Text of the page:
Appalachian Trail Conservancy's New Five-Year Strategic Plan

Published Oct 30, 2014

ATC's Marketing & Communications Manager Javier Folgar ~~ Photograph by Robert Sutherland

ATC's Marketing & Communications Manager Javier Folgar ~~ Photograph by Robert Sutherland

Appalachian Trail Conservancy (ATC) Director of Marketing and Communications Javier Folgar announced on October 29, 2014, details of the ATC's new five-year Strategic Plan. The long-range plan is expected to advance the health and long-term management of the Appalachian Trail (AT).

This new vision and strategy will build on the organization's stewardship of the Trail and is the culmination of a two-year collaborative process between the ATC and the ATC's board of directors. The detailed goals will also align with the priorities of the National Park Service and the U.S. Forest Service.

The Strategic Plan is the first to be created and implemented since the Appalachian Trail Conference became the Appalachian Trail Conservancy in 2005.

Key Goals of the ATC's Five-Year Strategic Plan

  • Proactive Protection
  • Engaged Partners
  • Effective Stewardship
  • Broader Relevancy and
  • Strengthened Capacity & Operational Excellence.

These priorities reinforce the ideas that the Trail can be enjoyed by a variety of users in multiple ways and that the AT should be accessible to all who wish to share the experience.

Appalachian Trail Conservancy CEO Ron Tipton ~~ Photograph by Robert Sutherland

Appalachian Trail Conservancy CEO Ron Tipton ~~ Photograph by Robert Sutherland

"The Appalachian Trail, stretching from Maine to Georgia, puts a phenomenal National Park in the backyard of millions of Americans," said Ron Tipton, executive director/CEO of the ATC. "We must be a part of preserving this wonderful hiking experience for future generations."

In order to accomplish the goals set forth in the new Strategic Plan, the ATC will continue to be the leading voice with its partners in managing the AT.

Reaching younger and more diverse populations has been identified as a high priority for the Conservancy.

The U.S. Census Bureau predicts that within the next 50 years white Americans will comprise just 43 percent of the U.S. population, while Asian, Hispanic and African-American populations will grow substantially, making up 45 percent of the 2060 population.

The ATC would like to see more diversity among those who hike the Appalachian Trail. ~~ Photograph by Robert Sutherland

The ATC would like to see more diversity among those who hike the Appalachian Trail. ~~ Photograph by Robert Sutherland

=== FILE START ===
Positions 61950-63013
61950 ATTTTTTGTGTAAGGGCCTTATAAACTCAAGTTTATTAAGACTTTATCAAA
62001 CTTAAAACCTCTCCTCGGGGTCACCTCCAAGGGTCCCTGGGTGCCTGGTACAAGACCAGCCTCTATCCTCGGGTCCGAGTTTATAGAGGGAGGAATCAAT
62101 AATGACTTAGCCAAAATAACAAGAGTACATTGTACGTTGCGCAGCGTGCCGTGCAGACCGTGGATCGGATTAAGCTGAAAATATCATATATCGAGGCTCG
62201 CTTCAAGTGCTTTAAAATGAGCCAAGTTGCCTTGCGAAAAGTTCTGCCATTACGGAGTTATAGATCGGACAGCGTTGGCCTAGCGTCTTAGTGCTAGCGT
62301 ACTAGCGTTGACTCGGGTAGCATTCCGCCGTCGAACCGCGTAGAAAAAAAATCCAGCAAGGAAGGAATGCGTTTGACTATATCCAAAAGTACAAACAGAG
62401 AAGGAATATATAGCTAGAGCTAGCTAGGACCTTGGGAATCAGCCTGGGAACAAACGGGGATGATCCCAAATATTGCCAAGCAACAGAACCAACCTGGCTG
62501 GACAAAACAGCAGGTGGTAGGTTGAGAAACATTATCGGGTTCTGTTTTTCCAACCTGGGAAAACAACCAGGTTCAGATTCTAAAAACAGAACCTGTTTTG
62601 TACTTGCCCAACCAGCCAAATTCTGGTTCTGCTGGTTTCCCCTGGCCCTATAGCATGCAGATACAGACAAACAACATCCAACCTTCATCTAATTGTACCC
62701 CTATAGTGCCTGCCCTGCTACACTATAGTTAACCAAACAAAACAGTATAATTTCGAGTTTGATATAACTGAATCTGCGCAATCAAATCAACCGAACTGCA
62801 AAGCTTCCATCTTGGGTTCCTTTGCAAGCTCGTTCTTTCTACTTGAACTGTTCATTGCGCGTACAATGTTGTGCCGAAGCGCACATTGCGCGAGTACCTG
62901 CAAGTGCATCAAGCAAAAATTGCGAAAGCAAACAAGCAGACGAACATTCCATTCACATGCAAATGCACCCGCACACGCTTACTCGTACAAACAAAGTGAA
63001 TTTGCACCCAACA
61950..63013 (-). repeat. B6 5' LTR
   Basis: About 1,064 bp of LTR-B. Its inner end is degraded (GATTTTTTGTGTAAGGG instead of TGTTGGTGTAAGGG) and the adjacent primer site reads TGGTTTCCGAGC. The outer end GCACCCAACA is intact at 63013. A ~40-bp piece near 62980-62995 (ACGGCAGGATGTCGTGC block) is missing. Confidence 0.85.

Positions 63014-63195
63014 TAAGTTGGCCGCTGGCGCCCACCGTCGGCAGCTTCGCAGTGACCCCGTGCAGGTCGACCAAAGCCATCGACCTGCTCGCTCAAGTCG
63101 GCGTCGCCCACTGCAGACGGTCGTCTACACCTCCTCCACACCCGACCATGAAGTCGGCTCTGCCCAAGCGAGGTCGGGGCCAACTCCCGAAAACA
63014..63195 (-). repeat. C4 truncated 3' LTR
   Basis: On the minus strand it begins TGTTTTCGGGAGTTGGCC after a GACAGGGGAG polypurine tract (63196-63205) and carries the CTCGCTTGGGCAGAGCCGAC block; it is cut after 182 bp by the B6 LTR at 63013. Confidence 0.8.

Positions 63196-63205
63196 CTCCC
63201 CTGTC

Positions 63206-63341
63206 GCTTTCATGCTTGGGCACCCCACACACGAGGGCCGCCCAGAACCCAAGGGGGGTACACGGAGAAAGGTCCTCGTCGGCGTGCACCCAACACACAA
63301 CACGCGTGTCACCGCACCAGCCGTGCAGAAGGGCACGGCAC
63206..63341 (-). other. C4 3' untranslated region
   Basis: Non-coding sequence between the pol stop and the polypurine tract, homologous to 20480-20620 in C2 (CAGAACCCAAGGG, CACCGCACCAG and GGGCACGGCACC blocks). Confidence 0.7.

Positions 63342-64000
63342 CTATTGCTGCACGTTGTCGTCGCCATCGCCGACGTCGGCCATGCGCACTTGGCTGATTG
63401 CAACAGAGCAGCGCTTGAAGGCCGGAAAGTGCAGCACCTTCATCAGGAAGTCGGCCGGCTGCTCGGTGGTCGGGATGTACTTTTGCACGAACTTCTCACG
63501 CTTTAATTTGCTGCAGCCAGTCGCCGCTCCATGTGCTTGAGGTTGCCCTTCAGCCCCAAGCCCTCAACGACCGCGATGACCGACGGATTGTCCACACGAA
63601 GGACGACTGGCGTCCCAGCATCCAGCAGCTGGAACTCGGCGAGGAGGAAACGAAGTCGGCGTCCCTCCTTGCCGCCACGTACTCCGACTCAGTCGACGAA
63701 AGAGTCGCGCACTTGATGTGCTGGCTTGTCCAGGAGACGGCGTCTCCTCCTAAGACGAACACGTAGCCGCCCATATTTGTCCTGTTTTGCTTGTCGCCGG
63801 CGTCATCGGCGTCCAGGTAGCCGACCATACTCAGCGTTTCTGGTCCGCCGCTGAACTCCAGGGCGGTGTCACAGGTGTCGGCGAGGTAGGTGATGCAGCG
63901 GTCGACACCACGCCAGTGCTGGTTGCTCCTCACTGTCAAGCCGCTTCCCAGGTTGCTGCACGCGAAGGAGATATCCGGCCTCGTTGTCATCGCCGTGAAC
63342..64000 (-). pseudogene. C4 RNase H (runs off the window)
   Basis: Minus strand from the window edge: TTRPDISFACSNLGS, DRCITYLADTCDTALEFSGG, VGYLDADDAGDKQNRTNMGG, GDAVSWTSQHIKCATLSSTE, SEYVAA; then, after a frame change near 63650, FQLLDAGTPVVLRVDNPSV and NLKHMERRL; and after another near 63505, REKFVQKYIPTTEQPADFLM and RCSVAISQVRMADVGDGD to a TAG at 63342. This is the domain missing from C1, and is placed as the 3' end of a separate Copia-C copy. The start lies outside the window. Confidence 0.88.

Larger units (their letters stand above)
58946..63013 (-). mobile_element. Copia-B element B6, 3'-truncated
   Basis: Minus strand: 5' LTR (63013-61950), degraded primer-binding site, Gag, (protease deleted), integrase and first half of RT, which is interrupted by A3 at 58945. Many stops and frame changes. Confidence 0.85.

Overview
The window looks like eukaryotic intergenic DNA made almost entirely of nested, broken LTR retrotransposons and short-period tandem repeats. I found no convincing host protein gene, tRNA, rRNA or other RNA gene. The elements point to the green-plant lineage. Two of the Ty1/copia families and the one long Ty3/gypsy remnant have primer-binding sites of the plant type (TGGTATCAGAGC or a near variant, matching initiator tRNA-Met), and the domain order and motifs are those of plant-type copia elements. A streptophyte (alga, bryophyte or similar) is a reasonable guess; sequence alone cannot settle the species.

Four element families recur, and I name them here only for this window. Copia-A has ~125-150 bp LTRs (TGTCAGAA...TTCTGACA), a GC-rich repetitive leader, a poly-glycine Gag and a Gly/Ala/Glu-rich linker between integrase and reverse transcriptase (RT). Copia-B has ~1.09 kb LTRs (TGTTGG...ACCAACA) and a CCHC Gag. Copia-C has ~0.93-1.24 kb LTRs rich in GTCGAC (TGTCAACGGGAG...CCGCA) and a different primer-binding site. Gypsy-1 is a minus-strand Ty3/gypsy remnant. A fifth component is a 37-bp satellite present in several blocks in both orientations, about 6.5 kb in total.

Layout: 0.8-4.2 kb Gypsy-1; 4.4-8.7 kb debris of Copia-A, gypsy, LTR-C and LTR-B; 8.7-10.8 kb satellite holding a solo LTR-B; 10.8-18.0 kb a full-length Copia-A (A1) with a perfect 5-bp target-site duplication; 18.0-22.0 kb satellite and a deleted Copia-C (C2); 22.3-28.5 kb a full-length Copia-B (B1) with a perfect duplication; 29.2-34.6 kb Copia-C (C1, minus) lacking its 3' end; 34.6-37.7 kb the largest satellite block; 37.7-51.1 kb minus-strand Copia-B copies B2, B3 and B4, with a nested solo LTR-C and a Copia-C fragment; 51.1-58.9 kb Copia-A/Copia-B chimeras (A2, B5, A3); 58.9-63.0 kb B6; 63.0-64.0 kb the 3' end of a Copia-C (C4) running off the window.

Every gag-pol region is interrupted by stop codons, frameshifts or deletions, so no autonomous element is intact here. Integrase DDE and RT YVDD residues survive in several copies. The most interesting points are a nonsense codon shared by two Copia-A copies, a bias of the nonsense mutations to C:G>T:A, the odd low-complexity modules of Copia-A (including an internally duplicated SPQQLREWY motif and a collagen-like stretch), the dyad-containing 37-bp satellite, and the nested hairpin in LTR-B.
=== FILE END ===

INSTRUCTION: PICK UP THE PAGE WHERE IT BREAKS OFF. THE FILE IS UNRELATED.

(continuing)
"This new diverse majority will be responsible for ensuring the continued protection and sustainability of our environment and the national treasure of our parks, forests and waterways, including the Appalachian Trail," said Sandra Marra, chair of the ATC. "Therefore, the Appalachian Trail Conservancy believes it is critical to increase the long-term involvement of diverse youth in the work of our organization."

The ATC plans to address trail deficiencies, potentially hazardous road and water crossings, minimize visitor impacts, and meet land management standards set by the Land Trust Alliance. As threats to the AT emerge, the ATC will protect the natural and cultural resources within the Trail corridor and on adjacent land.

The organization will also engage and sustain a network of partners that reinforces its goals for the Trail. The Conservancy will continue to collaborate with the National Park Service and all primary federal, state, municipal and private partners in the protection of the AT.

Appalachian Trail Conservancy Headquarters in Harpers Ferry, WV ~~ Photograph by Robert Sutherland

Appalachian Trail Conservancy Headquarters in Harpers Ferry, WV ~~ Photograph by Robert Sutherland

It will also support the 31 Trail maintaining clubs and communities surrounding the Trail, so that future programs and initiatives are supported.

The ATC will also develop strategies to build a financially strong foundation and organizational capacity to ensure long-term success.

The goal is to raise annual operating revenue from $6.6 million to $8 million by 2019 and to increase the endowment from $3.6 million to $8.3 million.

This will be accomplished by increasing funding from major donors, foundations and other private sources, as well as growing the membership base.

Click Here for More About the ATC's Strategic Plan

About the Appalachian Trail Conservancy

The ATC was founded in 1925 by volunteers and federal officials working to build a continuous footpath along the Appalachian Mountains. A unit of the National Park Service, the A.T. ranges from Maine to Georgia and is approximately 2,185 miles in length. It is the longest hiking-only footpath in the world. The mission of the ATC is to preserve and manage the Appalachian Trail - ensuring that its vast natural beauty and priceless cultural heritage can be shared and enjoyed today, tomorrow, and for centuries to come.

Click Here for the Appalachian Trail Conservancy


Tags: Appalachian Trail Conservancy, Appalachian Trail, News, US Forest Service, Appalachian Trail Clubs, Robert Sutherland Travel Writer, and Conservation

About the Author Robert Sutherland:
Robert Sutherland is a travel writer enjoying life. Robert has two adult daughters and six grandchildren.
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